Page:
Access gets blocked outerror 403 right after login using python requests

When using the Python requests library to make HTTP requests, it is not uncommon to encounter errors such as a 403 Forbidden status code. This error typically occurs when the server understands the request, but refuses to authorize it. In this article, we will explore three different ways to handle this error and provide a solution to access a blocked resource after logging in using Python requests.

Option 1: Handling the 403 Error

import requests

url = "https://example.com/login"
data = {
    "username": "your_username",
    "password": "your_password"
}

session = requests.Session()
response = session.post(url, data=data)

if response.status_code == 200:
    # Successfully logged in, continue with the desired action
    # For example, accessing a blocked resource
    blocked_resource_url = "https://example.com/blocked_resource"
    blocked_resource_response = session.get(blocked_resource_url)
    print(blocked_resource_response.text)
else:
    print("Failed to log in. Status code:", response.status_code)

In this option, we first make a POST request to the login URL with the provided username and password. If the response status code is 200, it means that the login was successful. We then proceed to make a GET request to the blocked resource URL using the same session object. This allows us to maintain the session and any necessary cookies for subsequent requests. Finally, we print the response text of the blocked resource.

Option 2: Modifying Headers

import requests

url = "https://example.com/blocked_resource"
headers = {
    "User-Agent": "Mozilla/5.0 (Windows NT 10.0; Win64; x64) AppleWebKit/537.36 (KHTML, like Gecko) Chrome/58.0.3029.110 Safari/537.3"
}

response = requests.get(url, headers=headers)

if response.status_code == 200:
    print(response.text)
else:
    print("Failed to access the blocked resource. Status code:", response.status_code)

In this option, we directly make a GET request to the blocked resource URL. However, we modify the headers of the request to mimic a legitimate user agent. Some websites block requests from certain user agents, so by using a commonly used user agent, we increase the chances of successfully accessing the blocked resource. If the response status code is 200, we print the response text; otherwise, we print an error message.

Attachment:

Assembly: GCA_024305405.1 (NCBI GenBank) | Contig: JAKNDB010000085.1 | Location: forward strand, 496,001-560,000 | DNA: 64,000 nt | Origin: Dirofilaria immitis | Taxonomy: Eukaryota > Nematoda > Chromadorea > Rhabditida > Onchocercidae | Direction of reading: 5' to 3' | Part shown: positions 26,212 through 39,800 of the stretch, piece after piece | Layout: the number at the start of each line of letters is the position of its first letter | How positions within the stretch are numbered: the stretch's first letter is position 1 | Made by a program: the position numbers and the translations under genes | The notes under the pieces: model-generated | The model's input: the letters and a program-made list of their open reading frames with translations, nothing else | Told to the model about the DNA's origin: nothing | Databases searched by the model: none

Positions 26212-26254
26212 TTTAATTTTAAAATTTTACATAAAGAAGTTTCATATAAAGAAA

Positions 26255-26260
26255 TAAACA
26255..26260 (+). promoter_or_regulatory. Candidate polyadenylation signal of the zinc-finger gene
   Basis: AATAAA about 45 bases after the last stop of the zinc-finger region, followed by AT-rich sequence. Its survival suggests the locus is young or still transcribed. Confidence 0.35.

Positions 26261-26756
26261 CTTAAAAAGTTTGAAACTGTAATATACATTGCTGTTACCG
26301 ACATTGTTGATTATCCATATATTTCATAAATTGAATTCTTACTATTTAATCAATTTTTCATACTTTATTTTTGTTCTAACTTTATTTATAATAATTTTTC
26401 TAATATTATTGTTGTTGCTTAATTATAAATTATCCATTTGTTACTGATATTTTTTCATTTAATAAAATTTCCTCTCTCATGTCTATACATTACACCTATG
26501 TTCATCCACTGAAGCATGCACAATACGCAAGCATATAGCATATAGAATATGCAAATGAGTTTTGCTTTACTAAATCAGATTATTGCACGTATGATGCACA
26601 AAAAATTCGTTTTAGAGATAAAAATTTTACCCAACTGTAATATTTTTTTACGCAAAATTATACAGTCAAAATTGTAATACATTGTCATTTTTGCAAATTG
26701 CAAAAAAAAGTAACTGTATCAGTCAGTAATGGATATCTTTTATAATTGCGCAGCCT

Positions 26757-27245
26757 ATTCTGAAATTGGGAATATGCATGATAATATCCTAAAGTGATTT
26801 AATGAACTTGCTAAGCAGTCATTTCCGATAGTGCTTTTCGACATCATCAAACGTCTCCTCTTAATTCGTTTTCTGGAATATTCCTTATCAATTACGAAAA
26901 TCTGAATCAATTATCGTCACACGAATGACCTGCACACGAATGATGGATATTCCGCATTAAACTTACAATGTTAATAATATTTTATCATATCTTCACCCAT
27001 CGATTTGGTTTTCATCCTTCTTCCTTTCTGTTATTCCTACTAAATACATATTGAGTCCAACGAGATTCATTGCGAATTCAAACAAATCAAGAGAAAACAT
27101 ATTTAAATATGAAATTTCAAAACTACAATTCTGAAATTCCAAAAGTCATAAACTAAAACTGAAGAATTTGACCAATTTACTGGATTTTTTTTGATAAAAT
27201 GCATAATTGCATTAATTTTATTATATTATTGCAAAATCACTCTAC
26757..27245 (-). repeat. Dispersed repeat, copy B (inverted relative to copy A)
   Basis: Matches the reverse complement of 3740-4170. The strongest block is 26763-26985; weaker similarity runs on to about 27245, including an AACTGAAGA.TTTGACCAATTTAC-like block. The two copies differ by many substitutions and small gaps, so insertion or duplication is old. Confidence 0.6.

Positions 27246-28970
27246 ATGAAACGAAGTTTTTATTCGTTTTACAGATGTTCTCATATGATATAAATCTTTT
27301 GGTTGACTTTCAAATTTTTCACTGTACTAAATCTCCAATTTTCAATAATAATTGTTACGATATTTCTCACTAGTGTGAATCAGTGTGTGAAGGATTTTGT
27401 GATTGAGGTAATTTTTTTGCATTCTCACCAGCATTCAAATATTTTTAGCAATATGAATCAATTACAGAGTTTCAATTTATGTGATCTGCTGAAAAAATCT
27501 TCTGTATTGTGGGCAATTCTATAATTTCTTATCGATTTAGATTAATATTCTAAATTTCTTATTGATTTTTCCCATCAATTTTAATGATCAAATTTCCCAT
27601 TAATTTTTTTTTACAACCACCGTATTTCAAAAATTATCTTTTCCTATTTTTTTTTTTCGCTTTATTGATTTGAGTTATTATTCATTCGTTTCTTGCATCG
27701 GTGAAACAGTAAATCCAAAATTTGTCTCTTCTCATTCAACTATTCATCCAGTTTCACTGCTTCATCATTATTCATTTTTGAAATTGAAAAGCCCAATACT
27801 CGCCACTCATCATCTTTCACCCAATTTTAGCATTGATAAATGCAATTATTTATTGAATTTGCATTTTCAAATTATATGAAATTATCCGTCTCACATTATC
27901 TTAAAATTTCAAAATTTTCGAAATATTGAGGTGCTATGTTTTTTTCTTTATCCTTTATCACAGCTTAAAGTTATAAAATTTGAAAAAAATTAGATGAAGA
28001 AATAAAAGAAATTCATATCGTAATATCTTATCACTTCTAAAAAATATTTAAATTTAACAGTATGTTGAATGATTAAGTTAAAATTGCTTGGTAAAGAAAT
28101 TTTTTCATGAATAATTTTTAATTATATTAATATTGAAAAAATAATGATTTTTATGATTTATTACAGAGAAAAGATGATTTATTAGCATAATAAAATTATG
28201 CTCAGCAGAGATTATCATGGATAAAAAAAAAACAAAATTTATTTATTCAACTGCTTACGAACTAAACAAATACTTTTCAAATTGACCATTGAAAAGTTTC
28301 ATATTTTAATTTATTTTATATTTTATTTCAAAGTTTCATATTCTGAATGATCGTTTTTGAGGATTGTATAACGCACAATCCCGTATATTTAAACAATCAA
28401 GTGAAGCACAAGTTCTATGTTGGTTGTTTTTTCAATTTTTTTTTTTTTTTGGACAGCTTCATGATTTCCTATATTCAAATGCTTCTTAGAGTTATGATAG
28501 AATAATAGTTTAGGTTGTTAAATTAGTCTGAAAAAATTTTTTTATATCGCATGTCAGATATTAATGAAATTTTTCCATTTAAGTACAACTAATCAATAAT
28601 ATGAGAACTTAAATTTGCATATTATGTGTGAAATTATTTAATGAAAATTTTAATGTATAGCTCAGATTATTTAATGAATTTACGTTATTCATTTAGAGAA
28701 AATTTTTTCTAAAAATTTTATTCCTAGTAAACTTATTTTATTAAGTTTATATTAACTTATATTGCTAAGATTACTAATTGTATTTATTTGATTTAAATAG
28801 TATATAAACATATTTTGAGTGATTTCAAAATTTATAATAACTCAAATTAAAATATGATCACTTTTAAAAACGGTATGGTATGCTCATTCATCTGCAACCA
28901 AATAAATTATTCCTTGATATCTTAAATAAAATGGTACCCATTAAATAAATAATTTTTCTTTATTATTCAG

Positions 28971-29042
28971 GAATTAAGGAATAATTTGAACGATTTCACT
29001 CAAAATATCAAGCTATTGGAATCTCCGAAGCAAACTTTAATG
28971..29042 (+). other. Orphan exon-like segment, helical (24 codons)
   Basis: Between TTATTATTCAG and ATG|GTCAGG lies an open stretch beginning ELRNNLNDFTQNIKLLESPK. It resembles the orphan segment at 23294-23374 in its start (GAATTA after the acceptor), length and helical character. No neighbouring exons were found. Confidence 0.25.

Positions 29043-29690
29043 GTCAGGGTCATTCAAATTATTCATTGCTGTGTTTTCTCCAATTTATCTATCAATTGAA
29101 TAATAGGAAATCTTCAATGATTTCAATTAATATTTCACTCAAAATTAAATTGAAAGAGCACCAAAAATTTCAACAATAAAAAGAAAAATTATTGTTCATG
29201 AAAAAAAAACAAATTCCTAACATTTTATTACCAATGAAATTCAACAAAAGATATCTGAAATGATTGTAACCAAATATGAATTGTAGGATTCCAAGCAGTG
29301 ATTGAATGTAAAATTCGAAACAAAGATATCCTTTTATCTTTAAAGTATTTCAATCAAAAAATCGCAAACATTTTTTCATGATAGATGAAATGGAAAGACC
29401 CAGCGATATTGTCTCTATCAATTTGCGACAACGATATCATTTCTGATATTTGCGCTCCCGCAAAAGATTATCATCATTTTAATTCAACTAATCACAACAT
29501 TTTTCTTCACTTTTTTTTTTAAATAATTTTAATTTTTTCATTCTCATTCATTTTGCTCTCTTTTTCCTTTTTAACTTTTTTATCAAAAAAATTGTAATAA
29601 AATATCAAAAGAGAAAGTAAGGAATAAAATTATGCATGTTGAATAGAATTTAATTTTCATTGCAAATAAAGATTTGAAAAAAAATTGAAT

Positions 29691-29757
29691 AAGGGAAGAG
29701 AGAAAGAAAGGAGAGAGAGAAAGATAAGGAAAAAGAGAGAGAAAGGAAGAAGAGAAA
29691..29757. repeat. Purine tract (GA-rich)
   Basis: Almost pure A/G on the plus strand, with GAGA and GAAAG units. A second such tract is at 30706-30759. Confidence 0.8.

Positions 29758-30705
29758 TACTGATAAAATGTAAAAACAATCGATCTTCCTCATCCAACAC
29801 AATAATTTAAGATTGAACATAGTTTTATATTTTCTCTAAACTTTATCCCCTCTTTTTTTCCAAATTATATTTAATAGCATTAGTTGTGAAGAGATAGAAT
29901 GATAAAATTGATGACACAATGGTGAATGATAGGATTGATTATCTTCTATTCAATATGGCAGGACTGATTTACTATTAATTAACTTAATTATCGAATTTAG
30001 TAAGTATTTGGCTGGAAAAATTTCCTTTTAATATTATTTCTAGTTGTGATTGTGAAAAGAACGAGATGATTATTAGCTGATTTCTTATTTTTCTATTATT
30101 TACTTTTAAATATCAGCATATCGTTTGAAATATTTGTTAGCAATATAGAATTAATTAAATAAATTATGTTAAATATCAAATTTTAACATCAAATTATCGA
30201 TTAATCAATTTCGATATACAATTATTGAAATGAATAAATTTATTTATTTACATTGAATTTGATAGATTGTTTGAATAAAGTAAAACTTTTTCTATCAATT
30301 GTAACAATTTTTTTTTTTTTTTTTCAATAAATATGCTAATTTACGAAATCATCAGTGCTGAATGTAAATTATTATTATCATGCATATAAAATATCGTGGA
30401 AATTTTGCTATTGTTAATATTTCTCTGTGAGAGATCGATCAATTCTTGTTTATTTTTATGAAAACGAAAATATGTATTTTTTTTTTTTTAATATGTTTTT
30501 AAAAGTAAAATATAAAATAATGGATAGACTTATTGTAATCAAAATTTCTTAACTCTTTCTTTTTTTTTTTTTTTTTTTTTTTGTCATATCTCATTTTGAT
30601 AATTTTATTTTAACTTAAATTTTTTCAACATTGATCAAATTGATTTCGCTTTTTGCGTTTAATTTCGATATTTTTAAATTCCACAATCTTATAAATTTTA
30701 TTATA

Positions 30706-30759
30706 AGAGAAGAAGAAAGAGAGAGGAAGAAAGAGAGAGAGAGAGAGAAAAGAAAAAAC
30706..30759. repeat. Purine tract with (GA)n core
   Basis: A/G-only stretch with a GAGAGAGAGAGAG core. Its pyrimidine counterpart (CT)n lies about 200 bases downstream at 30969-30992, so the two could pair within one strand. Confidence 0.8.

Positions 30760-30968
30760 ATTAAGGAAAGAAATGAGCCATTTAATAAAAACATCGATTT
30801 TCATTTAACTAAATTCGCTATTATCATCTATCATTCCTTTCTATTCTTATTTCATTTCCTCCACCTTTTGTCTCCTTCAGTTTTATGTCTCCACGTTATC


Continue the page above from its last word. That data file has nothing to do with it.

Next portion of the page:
Option 3: Using Proxies

import requests

url = "https://example.com/blocked_resource"
proxies = {
    "http": "http://your_proxy_ip:your_proxy_port",
    "https": "https://your_proxy_ip:your_proxy_port"
}

response = requests.get(url, proxies=proxies)

if response.status_code == 200:
    print(response.text)
else:
    print("Failed to access the blocked resource. Status code:", response.status_code)

In this option, we make a GET request to the blocked resource URL using a proxy. Proxies act as intermediaries between the client and the server, allowing us to bypass certain restrictions imposed by the server. We specify the proxy IP address and port in the proxies dictionary. If the response status code is 200, we print the response text; otherwise, we print an error message.

After considering the three options, the best solution depends on the specific scenario and the nature of the blocking mechanism. Option 1 is suitable when the website requires authentication before accessing the blocked resource. Option 2 is useful when the blocking is based on user agents. Option 3 is effective when the blocking is IP-based or when using a proxy is allowed. It is recommended to analyze the situation and choose the most appropriate option accordingly.

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4 Responses

    1. Im in! Modifying headers is like a secret weapon against that pesky 403 error. Its all about outsmarting the system, my friend. Lets unleash our inner ninjas and conquer those restrictions!

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